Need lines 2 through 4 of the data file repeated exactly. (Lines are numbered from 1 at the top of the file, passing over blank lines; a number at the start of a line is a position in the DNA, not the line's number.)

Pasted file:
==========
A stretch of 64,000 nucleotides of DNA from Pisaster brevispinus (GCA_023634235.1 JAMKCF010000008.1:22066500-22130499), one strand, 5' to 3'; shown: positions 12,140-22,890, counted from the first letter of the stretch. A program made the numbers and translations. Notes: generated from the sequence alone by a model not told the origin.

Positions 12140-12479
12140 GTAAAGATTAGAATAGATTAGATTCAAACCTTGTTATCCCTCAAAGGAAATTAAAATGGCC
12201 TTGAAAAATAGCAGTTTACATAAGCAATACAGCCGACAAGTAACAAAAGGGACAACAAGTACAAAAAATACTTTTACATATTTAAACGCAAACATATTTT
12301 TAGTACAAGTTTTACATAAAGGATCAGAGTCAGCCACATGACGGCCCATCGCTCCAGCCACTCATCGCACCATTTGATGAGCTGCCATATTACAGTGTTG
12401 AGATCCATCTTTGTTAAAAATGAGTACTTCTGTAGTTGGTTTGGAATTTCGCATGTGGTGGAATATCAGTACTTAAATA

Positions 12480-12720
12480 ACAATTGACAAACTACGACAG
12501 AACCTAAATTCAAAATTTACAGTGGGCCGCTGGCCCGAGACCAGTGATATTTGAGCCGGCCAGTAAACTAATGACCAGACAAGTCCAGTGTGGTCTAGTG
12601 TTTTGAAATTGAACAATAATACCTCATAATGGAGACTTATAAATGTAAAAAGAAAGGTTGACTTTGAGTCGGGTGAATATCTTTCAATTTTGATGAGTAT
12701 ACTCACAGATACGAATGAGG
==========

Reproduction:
Positions 12140-12479
12140 GTAAAGATTAGAATAGATTAGATTCAAACCTTGTTATCCCTCAAAGGAAATTAAAATGGCC
12201 TTGAAAAATAGCAGTTTACATAAGCAATACAGCCGACAAGTAACAAAAGGGACAACAAGTACAAAAAATACTTTTACATATTTAAACGCAAACATATTTT